result = await response.json()


To see the trace in action, add your Chainstack endpoint and run node trace.

This example traces the contract creation code for USDT at transaction 0x2f1c5c2b44f771e942a8506148e256f94f1a464babc938ae0690c6e34cd79190.

Understanding the code

The main function runs a POST request with the debug_traceTransaction method on a transaction hash. The getTracerString function is used to convert the tracer object to a string representation. This is necessary because the tracer object must be passed as a string in the JSON-RPC request.

The tracer object comes equipped with a suite of methods designed to process transaction details:

  • byte2Hex and array2Hex β€” these are our utility functions responsible for converting byte and array data into hexadecimal form.
  • getAddr β€” this function is used to extract the contract's address from the log.
  • step β€” invoked for every opcode (operation code) in the transaction, this method is crucial for tracking operations and documenting any modifications to storage. For clarity, SLOAD and SSTORE refer to EVM opcodes for data loading and storage.
  • fault β€” if an error or exception arises within the transaction, this method gets called and logs the error for record-keeping.
  • result β€” at the end of execution, this method provides an array with all the logs collected during the process.

How does JavaScript interact with Ethereum clients

You may have observed that custom JavaScript tracing requires providing JavaScript code to the Ethereum client. But how does this work? The key lies in Ethereum clients' ability to execute JavaScript code, made possible through a JavaScript implementation written in the Go programming language.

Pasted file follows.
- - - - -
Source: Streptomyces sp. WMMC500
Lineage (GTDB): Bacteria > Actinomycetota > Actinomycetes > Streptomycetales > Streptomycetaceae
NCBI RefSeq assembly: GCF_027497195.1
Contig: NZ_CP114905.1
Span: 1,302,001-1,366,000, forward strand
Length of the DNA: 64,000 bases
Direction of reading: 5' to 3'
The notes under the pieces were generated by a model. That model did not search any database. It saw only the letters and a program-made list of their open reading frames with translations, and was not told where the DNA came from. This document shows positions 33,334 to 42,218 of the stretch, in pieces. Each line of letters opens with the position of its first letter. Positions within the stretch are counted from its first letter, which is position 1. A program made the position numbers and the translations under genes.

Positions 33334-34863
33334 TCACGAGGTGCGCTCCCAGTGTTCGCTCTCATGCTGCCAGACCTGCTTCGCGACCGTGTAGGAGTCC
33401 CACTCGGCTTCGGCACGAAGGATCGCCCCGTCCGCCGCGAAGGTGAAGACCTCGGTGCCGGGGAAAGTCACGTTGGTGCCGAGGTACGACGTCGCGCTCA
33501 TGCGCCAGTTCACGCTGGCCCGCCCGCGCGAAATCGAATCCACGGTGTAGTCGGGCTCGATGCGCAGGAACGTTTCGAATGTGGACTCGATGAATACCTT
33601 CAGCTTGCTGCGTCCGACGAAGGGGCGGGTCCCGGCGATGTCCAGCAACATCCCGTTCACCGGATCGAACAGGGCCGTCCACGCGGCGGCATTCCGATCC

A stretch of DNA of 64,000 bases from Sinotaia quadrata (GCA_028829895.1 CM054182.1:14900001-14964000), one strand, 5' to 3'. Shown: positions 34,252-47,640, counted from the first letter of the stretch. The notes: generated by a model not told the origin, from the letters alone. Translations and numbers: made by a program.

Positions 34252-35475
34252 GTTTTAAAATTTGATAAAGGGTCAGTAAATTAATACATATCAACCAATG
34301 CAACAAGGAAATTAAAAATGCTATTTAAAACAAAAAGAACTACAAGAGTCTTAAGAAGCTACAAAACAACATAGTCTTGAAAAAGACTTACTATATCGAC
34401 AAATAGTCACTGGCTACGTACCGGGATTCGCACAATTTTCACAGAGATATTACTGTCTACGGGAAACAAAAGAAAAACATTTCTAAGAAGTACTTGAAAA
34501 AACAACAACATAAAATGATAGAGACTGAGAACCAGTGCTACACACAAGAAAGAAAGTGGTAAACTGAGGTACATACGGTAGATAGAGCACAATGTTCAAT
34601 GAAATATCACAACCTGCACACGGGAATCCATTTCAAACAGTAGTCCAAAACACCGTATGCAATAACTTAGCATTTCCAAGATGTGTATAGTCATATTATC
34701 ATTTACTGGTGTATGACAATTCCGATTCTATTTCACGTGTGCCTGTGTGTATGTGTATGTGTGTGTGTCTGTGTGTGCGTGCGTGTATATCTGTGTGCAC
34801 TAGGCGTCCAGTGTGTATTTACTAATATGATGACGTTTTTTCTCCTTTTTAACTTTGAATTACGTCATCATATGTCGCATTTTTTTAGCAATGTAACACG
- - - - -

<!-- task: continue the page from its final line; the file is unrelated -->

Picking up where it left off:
Let’s take Geth as an example, which uses Goja, which enables JavaScript tracing on Geth.

What is Goja?

Goja is an ECMAScript 5.1 (JavaScript) implementation in Go, offering the ability to run, manipulate, and test JavaScript within Go applications. It enables JavaScript scripting in a Go environment, interoperability with JavaScript code, and server-side rendering. When JavaScript tracing code is sent to Geth, Goja interprets it and executes it alongside the main program.

Custom JS tracing syntax

To use JS tracing, you must define the following functions in your code:

  • result (mandatory) β€” defines what is returned to the RPC caller, and takes two arguments: ctx and db.
  • fault (mandatory) β€” is invoked when an error occurs during tracing, and takes two arguments: log and db. Information about the error can be obtained using the log.getError() method.
  • setup β€” is invoked once at the beginning when the tracer is being constructed. It takes in one argument, config, which is tracer-specific and allows users to pass in options to the tracer.
  • step β€” is called for each execution step during tracing, and is the main execution function for JS tracing. It takes two arguments: log and db.
  • enter and exit (must be used in combination with each other) β€” are called when stepping in and out of an internal call. They are specifically called for the CALL and CREATE variants, as well as for the transfer implied by a SELFDESTRUCT.
    The enter function takes a callFrame object as an argument, and the exit function takes a frameResult object as an argument.

To learn more about how these functions work, refer to this official tutorial.


Custom JS tracing allows developers to create scripts that can be executed on the Ethereum node using popular methods like debug_traceCall, debug_traceTransaction, debug_traceBlockByHash, and debug_traceBlockByHash.

The article provides practical examples of how to use custom JS tracing, including running sample requests to endpoints and implementing a custom tracer script using node.js, which serves as a more scalable approach compared to constructing tracer objects as strings.

This concludes the tutorial. I hope you found it useful. Thank you for reading.

If you have any questions, feel free to reach out to me on Chainstack's Telegram or Discord or on my social media.


About the author

Wuzhong Zhu

πŸ₯‘ Developer Advocate @ Chainstack
πŸ› οΈ Happy coding!